Fashion & Fantasy: 250 Years of Wedding Dresses

 Italian immigrant Theresa H. Dardani wore this cream-colored silk, ankle-length dress, adorned with lace, small crystal beads and a string of large pearls when she was married at the St. Thomas Aquinas Church in Fairfield in 1916.

Italian immigrant Theresa H. Dardani wore this cream-colored silk, ankle-length dress, adorned with lace, small crystal beads and a string of large pearls when she was married at the St. Thomas Aquinas Church in Fairfield in 1916.

The Fairfield Museum and History Center announces the opening of a new exhibition, Fashion & Fantasy: 250 Years of Wedding Dresses, on view Feb. 19-May 31. With beautiful wedding gowns spanning several centuries-from 18th-century silk and military-inspired Civil War dresses to the ubiquitous white dress of today-this exhibition looks at how fashions and the traditions of “the big day” have changed over time, comparing the relatively simple rituals of the past with the more elaborate wedding events of today.

The exhibition will open to the public Feb. 19 at the Museum After Dark (MAD) event, from 6-8 p.m., a wine and cheese sponsored by Fairfield Living magazine. Fairfield fashion designer Jennifer Butler will be on hand to discuss her original designs, which draw inspiration from the past. MAD is free for members and $5 suggested donation for non-members.

In the eighteenth and early nineteenth centuries, most weddings were informal affairs, often held in the home of the bride’s parents with a handful of witnesses, followed by a reception and a home-made wedding cake. Brides frequently wore their best church dress, of no special design or color.

A highlight of the exhibit is a 200-year-old, sky blue silk and linen embroidered gown worn by Lucy Nichols of Stratford who married the Reverend Philo Shelton in 1781.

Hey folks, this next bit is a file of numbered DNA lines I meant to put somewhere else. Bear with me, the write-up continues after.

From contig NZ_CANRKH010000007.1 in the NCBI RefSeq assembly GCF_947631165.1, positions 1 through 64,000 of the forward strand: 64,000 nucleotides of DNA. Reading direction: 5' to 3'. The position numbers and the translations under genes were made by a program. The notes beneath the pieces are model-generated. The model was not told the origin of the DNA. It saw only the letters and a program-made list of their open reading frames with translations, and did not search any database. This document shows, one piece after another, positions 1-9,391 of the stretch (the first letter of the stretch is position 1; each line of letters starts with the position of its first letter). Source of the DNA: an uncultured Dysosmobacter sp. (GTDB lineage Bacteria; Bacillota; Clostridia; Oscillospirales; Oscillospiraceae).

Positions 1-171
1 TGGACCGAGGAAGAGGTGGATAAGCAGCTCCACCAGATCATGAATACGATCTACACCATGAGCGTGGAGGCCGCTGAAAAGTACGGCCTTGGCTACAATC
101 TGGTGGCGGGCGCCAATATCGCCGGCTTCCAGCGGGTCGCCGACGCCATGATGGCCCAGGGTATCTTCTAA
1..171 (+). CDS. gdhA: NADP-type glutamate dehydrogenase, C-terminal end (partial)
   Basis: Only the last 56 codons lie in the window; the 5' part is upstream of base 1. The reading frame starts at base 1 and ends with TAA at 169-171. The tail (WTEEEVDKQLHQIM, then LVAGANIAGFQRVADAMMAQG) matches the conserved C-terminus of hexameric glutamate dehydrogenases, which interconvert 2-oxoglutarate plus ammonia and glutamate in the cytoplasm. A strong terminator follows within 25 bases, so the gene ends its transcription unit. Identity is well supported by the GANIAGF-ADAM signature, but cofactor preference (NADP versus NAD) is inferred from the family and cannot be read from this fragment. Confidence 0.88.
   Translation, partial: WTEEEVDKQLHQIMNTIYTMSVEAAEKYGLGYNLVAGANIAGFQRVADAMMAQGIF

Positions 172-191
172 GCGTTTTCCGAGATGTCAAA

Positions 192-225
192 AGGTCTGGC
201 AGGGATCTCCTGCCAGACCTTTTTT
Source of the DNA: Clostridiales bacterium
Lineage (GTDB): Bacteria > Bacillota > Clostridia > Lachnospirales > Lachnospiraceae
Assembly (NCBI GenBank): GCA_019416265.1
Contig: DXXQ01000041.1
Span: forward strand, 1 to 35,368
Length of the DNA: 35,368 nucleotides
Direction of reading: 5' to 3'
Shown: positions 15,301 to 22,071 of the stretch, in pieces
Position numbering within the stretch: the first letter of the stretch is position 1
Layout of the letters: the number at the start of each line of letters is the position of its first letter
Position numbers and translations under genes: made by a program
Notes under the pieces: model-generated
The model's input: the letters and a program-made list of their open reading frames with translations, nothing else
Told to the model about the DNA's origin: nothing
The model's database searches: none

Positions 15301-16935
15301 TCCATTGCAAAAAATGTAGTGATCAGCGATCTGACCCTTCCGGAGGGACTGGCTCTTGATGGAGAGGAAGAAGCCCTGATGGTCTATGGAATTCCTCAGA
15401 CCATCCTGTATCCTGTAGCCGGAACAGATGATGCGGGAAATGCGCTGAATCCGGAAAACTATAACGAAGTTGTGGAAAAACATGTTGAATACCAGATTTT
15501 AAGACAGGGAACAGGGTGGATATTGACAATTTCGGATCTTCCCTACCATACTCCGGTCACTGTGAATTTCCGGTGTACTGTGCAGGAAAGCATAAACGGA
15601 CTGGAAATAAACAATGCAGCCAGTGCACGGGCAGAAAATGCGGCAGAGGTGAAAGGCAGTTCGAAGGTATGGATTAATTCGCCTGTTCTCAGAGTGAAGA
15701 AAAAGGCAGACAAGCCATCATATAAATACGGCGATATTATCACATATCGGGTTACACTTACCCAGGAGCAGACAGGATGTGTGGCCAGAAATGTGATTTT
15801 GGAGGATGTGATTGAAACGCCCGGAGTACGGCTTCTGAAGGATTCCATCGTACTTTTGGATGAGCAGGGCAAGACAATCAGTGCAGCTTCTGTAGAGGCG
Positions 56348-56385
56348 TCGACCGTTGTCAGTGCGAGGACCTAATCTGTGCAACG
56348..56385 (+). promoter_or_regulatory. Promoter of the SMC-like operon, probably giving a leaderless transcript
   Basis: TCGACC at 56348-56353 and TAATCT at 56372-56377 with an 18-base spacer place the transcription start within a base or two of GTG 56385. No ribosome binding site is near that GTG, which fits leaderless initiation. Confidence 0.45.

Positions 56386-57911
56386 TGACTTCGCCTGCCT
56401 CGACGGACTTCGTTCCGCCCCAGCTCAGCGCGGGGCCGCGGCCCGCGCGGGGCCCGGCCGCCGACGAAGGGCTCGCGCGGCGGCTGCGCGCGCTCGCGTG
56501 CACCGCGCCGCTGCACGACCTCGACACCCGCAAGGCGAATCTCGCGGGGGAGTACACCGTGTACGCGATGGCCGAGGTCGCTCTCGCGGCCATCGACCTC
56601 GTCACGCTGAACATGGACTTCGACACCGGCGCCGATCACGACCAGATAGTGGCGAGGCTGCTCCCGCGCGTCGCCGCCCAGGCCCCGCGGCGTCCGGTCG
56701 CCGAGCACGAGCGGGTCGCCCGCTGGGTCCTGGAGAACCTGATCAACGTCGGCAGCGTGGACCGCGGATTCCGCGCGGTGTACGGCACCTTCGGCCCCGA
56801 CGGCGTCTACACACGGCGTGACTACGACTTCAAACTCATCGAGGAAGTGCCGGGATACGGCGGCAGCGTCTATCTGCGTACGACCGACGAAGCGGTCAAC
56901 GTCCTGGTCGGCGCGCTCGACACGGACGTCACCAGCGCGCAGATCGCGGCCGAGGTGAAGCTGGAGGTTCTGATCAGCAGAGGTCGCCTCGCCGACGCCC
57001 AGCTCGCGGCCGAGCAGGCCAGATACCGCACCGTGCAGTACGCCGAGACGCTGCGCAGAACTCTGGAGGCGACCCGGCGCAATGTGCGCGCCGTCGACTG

A highlight of the exhibit is a 200-year-old, sky blue silk and linen embroidered gown worn by Lucy Nichols of Stratford who married the Reverend Philo Shelton in 1781.

A highlight of the exhibit is a 200-year-old, sky blue silk and linen embroidered gown worn by Lucy Nichols of Stratford who married the Reverend Philo Shelton in 1781. This gown reflects the fashions of the day with its V-shaped bodice, small waist, and full skirt.

The white wedding dress began gaining in popularity in the early nineteenth century, but it was Queen Victoria who really popuarlized the white wedding dress when she wore an elaborate white gown at her wedding to Prince Albert in 1840. The images and descriptions of Victoria’s white wedding dress spread world-wide, informing women in North America and Europe of how a proper bride should look.

Made of heavy silk faille, this two-piece wedding dress, c. 1870, exemplifies the military style that was popular after the Civil War, when women’s dresses echoed elements of soldiers’ uniforms including short jackets and metal buttons.

Made of heavy silk faille, this two-piece wedding dress, c. 1870, exemplifies the military style that was popular after the Civil War, when women’s dresses echoed elements of soldiers’ uniforms including short jackets and metal buttons.